A wave of disinformation in recent years has overwhelmed some otherwise thoughtful parents, prompting them to decline standard vaccinations for their children. But a recent study gives hope that wiser minds still prevail.
According to University of Michigan C.S. Mott Children’s Hospital National Poll on Children’s Health, nearly 3 in 4 parents would remove their child from a day-care facility if other children there are unvaccinated. And more than 4 in 10 say kids who are “under-vaccinated” should be excluded from day care.
As explained in a news release from the university, all states require vaccines for children who attend day care, but the requirements might not include every recommended vaccine from birth to age 5. So some children still don’t receive all of those vaccines, which means day-care providers and parents must decide for themselves what to do about children in their child’s midst who aren’t up-to-date on all of their vaccines.
Some of the results from the national survey of parents with children as old as 5:
- 74 percent agreed or strongly agreed that children’s immunization status should be reviewed every year to ensure they are up-to-date;
- 74 percent would consider removing their child from a day-care facility where 1 in 4 kids weren’t up-to-date on vaccines;
- percent that supported excluding children from a day-care facility who hadn’t gotten all vaccines: 41; percent that would allow a grace period for getting vaccinated: 28; percent that would insist on a doctor’s waiver for an unvaccinated child: 21; percent that would allow an unvaccinated child to attend a day-care facility: 10;
- percent that say they should be informed of how many children at their day-care facility who aren’t up-to-date on vaccines: 66; percent who say the unvaccinated children should be named: 25.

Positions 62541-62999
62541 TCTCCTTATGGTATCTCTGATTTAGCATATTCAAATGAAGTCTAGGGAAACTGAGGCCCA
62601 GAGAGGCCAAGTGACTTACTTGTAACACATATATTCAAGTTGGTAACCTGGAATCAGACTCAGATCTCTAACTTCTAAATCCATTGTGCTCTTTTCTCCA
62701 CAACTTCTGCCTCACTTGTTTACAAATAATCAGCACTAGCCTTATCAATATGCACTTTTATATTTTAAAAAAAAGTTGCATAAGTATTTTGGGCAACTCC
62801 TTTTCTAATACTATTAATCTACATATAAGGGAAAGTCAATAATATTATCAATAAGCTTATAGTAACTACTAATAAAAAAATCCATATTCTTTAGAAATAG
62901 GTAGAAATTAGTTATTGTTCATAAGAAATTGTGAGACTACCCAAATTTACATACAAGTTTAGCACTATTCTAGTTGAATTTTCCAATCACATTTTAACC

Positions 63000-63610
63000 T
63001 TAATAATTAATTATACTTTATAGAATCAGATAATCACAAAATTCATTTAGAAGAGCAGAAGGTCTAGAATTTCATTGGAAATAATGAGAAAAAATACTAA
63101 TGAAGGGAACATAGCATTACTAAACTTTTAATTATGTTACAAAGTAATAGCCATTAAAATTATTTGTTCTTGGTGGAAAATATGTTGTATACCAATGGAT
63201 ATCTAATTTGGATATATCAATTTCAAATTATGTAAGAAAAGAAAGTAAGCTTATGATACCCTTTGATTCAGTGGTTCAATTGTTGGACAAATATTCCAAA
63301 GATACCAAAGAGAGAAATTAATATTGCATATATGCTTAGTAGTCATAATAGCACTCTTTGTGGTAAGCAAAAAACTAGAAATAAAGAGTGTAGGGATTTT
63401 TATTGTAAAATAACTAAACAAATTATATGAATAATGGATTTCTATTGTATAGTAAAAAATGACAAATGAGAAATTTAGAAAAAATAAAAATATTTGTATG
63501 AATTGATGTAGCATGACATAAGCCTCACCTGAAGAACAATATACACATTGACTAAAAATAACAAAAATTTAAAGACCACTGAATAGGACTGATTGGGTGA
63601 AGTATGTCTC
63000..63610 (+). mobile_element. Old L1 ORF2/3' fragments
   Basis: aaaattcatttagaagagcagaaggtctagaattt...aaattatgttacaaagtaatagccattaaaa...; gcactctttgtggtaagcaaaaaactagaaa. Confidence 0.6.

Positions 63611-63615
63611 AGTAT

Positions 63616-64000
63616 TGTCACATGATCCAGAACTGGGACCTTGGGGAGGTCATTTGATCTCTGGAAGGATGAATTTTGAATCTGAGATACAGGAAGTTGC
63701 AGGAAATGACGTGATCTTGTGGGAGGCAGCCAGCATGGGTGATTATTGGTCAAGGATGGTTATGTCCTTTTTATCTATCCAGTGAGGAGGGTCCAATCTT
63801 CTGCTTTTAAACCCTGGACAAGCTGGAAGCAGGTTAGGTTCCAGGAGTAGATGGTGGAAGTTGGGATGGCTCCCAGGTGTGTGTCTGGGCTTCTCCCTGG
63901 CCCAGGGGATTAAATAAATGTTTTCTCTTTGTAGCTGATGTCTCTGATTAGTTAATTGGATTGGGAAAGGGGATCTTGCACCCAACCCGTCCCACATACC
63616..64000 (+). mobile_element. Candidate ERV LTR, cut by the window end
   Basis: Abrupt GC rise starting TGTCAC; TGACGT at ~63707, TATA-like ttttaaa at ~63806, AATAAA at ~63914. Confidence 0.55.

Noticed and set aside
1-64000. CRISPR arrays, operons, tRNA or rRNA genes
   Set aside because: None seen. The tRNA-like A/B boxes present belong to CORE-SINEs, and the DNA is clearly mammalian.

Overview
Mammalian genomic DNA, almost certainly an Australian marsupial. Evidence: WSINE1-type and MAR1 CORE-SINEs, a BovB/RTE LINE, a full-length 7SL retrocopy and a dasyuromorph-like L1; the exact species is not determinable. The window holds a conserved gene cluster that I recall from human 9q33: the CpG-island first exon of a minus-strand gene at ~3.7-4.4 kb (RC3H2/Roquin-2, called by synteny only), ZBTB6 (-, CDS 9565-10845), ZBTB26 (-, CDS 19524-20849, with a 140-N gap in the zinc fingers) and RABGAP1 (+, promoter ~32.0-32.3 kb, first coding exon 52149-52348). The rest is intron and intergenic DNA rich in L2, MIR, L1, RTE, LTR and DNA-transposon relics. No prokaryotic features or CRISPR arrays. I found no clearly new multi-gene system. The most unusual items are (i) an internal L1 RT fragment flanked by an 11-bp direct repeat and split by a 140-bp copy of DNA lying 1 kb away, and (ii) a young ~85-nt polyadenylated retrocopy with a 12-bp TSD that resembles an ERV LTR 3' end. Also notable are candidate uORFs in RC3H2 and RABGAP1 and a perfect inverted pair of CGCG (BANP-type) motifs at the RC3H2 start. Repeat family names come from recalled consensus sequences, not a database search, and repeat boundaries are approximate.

Although the study “mirrors the national statistics that show approximately 25% of preschool children in the United States are not fully vaccinated,” according to Sarah J. Clark, associate director of the poll and a research scientist in the university’s department of pediatrics, the results “indicate that most parents want strong policies around making sure children in day care are up-to-date on vaccines. Checking vaccination records every year is beyond the scope of many state requirements, and may represent a significant change in practice at many day cares.”
Because the poll shows that parents want to know how many children lack vaccines, Clark believes that such information “might help parents understand the risk that their child could contract a vaccine-preventable disease — or transmit the disease to a vulnerable family member, such as a person with cancer.
“… Parents should feel empowered to ask about day-care vaccination policies, such as how the day-care handles the situation of children who are not up-to-date, and whether they check children’s vaccination status every year.”
To learn more about children’ vaccines, see our blogs here.